Boost for rice production: Asian African Consortium, UCC sign MoU
The Asian African Consortium (AAC), a subsidiary of the Jospong Group of Companies, has signed a memorandum of understanding (MoU) with the University of Cape Coast (UCC) to undertake research to boost rice, maize and soya production in the country.
The objectives of the partnership are to identify common areas of collaboration to address the overall mandate of the parties, develop a plan for collaborative operations and detail the scope and principles of engagement between the parties, while aiming to achieve food efficiency in the country.
The Chief Executive Officer (CEO) of the AAC, Adelaide Araba Siaw Agyepong, noted at the signing ceremony in Accra last Thursday that the agreement would facilitate ACC’s collaboration with the UCC research institutes across Ghana, deepen research and development for social change, as well as deal with challenges for economic growth and development.
She added that it would also facilitate the establishment of a research and development consortium comprising business, crop science, technology, agriculture engineering and chemical engineering as a standing committee to advise on the full value chain in rice, maize, soya and the production of other staples.
“Again, this arrangement will facilitate the establishment of a seedling centre for the commercial production of seedlings for sale to farmers,” she stated.
She emphasised that “the ACC’s integrated rice project is to make Ghana self-sufficient in rice production, resulting in significant economic benefit for the country”.
The AAC CEO noted that the partnership was crucial to increasing collaboration and boosting the economy.
Mrs Siaw Agyepong expressed the hope that the MoU would pave the way for other collaborations between the two institutions.
The Vice-Chancellor of the UCC, Prof. Johnson Nyarko Boampong, reiterated that the university had a specialised training for students to become entrepreneurs and self-sufficient, and to also create jobs for others.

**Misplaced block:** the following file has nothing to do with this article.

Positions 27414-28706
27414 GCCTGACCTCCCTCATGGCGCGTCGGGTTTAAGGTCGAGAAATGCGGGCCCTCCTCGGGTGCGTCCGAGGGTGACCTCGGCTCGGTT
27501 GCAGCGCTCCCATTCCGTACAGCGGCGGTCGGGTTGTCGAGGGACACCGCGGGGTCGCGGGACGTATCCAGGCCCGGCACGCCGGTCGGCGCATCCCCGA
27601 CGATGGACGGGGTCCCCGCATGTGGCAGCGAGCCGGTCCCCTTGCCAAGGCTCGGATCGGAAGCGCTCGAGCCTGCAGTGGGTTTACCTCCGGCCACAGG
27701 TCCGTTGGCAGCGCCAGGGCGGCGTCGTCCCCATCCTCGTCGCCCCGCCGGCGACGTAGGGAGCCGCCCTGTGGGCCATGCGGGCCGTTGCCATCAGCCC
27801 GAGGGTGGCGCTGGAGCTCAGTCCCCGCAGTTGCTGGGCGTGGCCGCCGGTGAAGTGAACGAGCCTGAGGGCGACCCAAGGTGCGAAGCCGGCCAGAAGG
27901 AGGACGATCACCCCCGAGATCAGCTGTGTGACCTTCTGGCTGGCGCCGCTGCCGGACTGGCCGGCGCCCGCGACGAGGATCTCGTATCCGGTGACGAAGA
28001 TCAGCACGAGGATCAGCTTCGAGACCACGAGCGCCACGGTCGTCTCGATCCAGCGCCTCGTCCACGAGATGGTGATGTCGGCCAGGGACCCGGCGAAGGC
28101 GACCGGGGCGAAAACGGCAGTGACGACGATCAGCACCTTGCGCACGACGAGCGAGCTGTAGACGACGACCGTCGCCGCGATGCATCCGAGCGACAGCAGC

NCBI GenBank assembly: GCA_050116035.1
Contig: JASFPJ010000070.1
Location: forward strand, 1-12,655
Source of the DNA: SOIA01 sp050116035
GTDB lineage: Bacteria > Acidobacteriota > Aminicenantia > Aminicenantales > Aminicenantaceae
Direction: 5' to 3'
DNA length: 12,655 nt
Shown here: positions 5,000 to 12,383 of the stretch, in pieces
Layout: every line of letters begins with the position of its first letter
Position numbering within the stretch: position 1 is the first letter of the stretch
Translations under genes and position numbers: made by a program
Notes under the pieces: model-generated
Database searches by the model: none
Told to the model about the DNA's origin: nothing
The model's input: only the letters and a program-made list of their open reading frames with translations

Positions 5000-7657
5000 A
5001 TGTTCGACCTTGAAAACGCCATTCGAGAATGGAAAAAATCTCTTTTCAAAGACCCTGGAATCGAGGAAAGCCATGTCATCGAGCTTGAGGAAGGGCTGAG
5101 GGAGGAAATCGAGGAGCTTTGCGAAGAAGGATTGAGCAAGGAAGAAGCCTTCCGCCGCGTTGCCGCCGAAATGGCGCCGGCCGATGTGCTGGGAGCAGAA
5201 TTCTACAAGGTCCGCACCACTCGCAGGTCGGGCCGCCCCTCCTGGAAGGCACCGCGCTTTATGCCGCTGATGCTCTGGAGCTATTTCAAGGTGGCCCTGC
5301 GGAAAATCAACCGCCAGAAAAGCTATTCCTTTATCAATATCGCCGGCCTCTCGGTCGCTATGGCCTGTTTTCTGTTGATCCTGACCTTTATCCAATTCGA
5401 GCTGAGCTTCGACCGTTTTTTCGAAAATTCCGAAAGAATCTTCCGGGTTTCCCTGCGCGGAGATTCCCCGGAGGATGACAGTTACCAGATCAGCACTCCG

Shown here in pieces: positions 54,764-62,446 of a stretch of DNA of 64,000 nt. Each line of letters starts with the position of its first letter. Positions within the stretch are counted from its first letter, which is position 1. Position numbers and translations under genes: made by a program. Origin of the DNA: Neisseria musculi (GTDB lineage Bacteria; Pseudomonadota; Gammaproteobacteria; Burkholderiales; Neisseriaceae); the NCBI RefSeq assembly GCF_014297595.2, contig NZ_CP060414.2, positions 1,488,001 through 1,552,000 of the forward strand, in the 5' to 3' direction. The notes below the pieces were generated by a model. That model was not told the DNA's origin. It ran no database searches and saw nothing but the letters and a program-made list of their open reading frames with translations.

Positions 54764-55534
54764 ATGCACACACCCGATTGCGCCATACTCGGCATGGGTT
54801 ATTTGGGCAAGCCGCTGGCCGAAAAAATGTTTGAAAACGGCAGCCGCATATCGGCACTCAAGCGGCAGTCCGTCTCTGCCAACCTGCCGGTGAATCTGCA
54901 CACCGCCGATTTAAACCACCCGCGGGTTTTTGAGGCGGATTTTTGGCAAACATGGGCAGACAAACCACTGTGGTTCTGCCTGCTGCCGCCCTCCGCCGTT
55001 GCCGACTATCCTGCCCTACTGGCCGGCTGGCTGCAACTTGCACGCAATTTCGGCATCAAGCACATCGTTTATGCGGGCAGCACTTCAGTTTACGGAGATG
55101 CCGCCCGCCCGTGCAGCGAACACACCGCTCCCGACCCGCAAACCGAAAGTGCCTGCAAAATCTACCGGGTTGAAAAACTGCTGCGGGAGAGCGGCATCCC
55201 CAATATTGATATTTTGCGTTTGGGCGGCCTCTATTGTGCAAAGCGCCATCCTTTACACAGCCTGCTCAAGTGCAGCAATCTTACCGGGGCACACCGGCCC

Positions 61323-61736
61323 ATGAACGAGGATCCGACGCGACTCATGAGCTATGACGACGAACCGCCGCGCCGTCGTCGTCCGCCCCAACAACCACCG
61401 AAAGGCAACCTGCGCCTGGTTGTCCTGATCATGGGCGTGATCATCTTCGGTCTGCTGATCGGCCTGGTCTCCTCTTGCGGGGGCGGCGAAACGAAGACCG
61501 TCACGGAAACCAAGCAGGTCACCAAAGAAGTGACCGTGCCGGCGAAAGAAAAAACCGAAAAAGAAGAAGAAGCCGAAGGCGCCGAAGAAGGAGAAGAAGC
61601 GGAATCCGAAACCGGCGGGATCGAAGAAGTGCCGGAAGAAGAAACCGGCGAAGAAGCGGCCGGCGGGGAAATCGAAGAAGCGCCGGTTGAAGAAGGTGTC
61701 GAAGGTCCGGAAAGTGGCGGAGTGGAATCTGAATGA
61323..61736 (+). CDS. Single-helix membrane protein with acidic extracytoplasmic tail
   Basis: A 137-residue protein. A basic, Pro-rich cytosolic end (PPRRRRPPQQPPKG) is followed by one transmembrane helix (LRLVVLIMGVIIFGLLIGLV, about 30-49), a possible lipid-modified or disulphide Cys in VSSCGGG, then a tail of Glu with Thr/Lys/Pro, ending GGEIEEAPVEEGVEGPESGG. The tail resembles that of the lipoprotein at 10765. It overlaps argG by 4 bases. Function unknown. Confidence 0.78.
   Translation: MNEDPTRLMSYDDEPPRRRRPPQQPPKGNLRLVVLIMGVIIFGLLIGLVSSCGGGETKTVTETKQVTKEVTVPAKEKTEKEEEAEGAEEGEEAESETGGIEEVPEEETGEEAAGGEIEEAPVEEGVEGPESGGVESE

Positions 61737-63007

“We also focus on empowering our students with competencies to succeed in life,” he added.
He noted that with Ghana’s abundant resources and arable land, it still imported food, which it could produce locally.
“It is very sad that Ghanaians have to import from other countries to feed ourselves, yet there are countries with no arable lands who have found ways to produce food locally and even export,” he said.
He stressed that the university was fully behind the project, noting that the UCC, in its small way of complementing efforts to curb importation, had acquired a 450-acre plot for agricultural purposes.
The Executive Chairman of Jospong Group, Dr Joseph Siaw Agyepong, noted that agriculture and research must go hand in hand to ensure that the country derived its full benefits.
He noted that rice was now a staple food in Ghana, and initiatives must be taken to produce quality and the needed quantity, adding that this could not be achieved without the academia.
He urged the university to ensure that it produced seedlings that could withstand local conditions, as well as producing good yields.
“We have the knowledge and resources to see this through.
Therefore, you have no excuse not to perform,” he said.
Last year, AAC entered into partnership with major rice industry players in Thailand and Ghana to develop an integrated rice farming project.
This move stemmed from the government’s decision to boost the economy through an import substitution effort.
A core team later visited Thailand for the Ghana-Thailand Business Conference in March 2023 with researchers from various universities in Ghana, as well as major players in the rice industry.
Last year, Ghana spent over GH¢6.8 billion (equivalent to $560 million at current market rates) importing rice, a grain that can be produced locally.
While total rice consumption stood at 1.4 million metric tonnes in 2022, imports worth $560 million accounted for 800,000 metric tonnes of the consumption figure, with domestic production catering for the remaining demand, according to data from IDH Sustainable Trade, a foundation headquartered in the Netherlands.
Similarly, according to the Ministry of Food and Agriculture, between 2010 and 2020 the country’s rice imports hit a staggering $8 billion.